Public administration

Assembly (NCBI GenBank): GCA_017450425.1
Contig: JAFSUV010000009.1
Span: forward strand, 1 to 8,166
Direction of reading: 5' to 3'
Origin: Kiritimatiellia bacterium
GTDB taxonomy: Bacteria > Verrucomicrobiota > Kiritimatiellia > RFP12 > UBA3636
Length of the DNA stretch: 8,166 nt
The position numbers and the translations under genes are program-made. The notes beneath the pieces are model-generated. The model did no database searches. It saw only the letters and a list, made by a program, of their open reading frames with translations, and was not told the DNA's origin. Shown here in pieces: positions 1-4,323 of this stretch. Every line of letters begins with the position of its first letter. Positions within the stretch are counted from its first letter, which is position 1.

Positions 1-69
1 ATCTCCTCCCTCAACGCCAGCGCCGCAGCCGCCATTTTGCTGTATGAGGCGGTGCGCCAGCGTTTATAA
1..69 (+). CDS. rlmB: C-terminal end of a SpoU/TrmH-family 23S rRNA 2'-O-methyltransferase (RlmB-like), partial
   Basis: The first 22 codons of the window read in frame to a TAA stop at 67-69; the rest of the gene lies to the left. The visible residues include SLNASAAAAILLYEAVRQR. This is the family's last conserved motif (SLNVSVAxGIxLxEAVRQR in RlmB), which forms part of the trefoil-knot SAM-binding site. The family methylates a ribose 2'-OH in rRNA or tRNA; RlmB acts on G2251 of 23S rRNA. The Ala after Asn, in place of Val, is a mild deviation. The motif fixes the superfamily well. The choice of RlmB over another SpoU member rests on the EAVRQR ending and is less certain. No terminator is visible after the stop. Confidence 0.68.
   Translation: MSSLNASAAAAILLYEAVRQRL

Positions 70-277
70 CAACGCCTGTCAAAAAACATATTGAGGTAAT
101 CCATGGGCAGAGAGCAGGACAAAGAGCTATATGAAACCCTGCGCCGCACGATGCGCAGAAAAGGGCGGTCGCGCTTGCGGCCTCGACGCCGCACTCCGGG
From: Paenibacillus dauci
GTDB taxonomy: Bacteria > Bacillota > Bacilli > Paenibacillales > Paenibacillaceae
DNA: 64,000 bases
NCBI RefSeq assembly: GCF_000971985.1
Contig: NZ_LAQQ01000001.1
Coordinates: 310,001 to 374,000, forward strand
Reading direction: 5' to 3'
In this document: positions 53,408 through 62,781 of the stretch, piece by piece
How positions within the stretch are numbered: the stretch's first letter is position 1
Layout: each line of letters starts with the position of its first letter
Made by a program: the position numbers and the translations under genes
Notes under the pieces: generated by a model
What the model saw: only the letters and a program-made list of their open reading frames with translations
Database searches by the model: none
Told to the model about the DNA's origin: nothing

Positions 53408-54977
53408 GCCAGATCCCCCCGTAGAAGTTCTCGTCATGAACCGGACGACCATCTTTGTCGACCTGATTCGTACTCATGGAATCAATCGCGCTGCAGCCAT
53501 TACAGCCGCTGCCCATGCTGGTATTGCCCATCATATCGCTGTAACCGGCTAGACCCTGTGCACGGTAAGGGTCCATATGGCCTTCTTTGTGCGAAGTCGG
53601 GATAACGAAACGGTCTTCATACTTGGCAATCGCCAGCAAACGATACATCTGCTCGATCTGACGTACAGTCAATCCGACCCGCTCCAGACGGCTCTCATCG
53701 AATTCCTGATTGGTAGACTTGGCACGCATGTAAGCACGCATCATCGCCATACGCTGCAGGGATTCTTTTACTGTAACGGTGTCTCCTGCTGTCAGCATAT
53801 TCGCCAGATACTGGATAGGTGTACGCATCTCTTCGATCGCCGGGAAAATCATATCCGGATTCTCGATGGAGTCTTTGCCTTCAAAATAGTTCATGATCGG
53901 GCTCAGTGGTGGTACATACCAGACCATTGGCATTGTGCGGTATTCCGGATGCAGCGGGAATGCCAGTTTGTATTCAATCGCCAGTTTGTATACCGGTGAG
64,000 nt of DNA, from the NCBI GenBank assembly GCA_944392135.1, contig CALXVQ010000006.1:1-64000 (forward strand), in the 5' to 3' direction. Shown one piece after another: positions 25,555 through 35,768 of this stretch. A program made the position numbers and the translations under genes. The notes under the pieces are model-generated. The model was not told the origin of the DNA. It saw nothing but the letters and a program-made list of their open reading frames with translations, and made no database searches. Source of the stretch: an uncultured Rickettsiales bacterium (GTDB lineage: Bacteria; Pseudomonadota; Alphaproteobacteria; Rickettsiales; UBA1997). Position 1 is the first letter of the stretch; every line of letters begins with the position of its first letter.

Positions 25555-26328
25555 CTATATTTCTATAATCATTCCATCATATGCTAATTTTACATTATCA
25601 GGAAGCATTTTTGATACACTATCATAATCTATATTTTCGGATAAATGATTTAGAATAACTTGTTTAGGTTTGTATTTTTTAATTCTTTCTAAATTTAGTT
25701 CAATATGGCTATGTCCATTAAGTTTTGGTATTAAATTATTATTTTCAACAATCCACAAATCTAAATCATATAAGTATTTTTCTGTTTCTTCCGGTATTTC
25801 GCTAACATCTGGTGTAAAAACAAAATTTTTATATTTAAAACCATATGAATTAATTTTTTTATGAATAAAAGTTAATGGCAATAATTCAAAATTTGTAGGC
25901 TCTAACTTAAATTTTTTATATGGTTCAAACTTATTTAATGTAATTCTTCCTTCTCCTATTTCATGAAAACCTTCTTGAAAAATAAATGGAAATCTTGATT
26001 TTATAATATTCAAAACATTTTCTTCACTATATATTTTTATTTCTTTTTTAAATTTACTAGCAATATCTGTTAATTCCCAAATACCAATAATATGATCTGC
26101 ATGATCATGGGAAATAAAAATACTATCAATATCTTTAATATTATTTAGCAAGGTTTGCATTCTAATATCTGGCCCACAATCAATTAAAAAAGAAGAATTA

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 Choose three questions to answer per bracket. Respond with two paragraphs on two questions and one on the other. 1. What do you think about the requirement that government employees be tested before hired? According to the exact wording of the law, “ . . . open, competitive examinations for testing applicants for appointment in the competitive service which are practical in character and as far as possible related to matters that fairly test the relative capacity and fitness of the applicants for the appointment sought . . . an individual may be appointed in the competitive service only if he has passed an examination or is specifically excepted from examination.” Why do you think this requirement exists? Do you think it is a helpful but necessary requirement or a harmful, irrelevant one? Why? 2. How did the Hatch Act limit political activity for government workers? What are the patronage restrictions for government employment? Are these positions conducive to the needs of employees and employers? 3. Civil Service employees can be fired for just cause but according to the text, “ . . . the larger problem is removal of the mediocre.” Often people get redistributed because it is so difficult to fire them. What do you think about this? 4. Turnover is a major problem when staffing political appointees. For decades the median length of service for presidential appointees has been a little more than two years. What are some problems created by rapid turnover? Can these problems be overcome with the existing system? 5. What do you think about the Net Generation? Are you a part of this group? Taking a look at the text’s list of norms for this generation, do you see the attributes listed as largely good characteristics or bad? How will these workers transform government? 6. The text quotes Paul Light’s 2008 book saying that “the federal service is suffering its greatest crisis since it was founded in the first moments of the republic . . . running out of energy [and] unable to faithfully execute all the laws.” In short, Light finds that although government is functioning well, human capital problems are impeding progress at fundamental levels, and only by reforming these problems will the U.S. government be able to rise to its twenty-first-century challenges. From what you have read in this chapter, do you agree with Light: Is the problem of human capital in government as dire as he says, or do you think he is overstating the case? Think of specific examples from the text that would support your claim. 1. Mixed public perceptions of government have suggested that citizens do not fully understand their government. How has public trust in government changed over time? How much trust would you place in government? Do people believe that government is inefficient and wasteful? In your opinion, is government efficient? Do citizens believe elected officials care what Americans think? Do you believe elected officials care what you think? Why do you think there is misunderstanding surrounding citizens’ understanding of government? 2. What is “government by proxy” and how do you feel about it? Does it seem like the best course of action for our government to take given its size and scope? In your opinion, does it increase or hinder government transparency and accountability? 3. One way to understand the work of government is to see public administration not just as a collection of departments, bureaus, and agencies but as a collection of basic tools. Why are the tools categorized as direct and indirect? Grants, contracts, regulations, tax expenditures, and loan programs should each be placed in which category of tools and why? What level of government tends to deal with each of these items (i.e., grants, contracts, and the like)? 4. Some scholars choose to place the study of public administration within that of generic organizations. For instance, Waldo states that “there is a movement away from a sharp distinction between public and private, and toward a blurring and mingling of the two.” Yet, Sayre argues that “business and public administration are alike only in all unimportant aspects.” Is either scholar right? What are the similarities between public and private administration? How is public administration distinct from administering private organizations? How does emphasis on the rule of law in public administration make it distinct from private administration? How do the relationships between public administration and the legislators, courts, and the media distinguish public administration from the private sector? 5. Political scientist Herbert Kaufman once said that one person’s red tape is another person’s cherished procedural safeguard. Explain this in light of the chapter. What do you think about this? 6. Public management scholar Steven Kelman discusses that although all organizations must balance goals (value they produce or objectives they accomplish) and constraints (rules they must follow), the difference between private and public organizations is the emphasis placed on each. Private organizations emphasize goals—one might say they have the freedom to do so—and public organizations emphasize constraints. How does this influence your thinking about public and private institutions? How might this lead to different job descriptions for leaders in public verses private organizations? How about problems faced and solutions reached?

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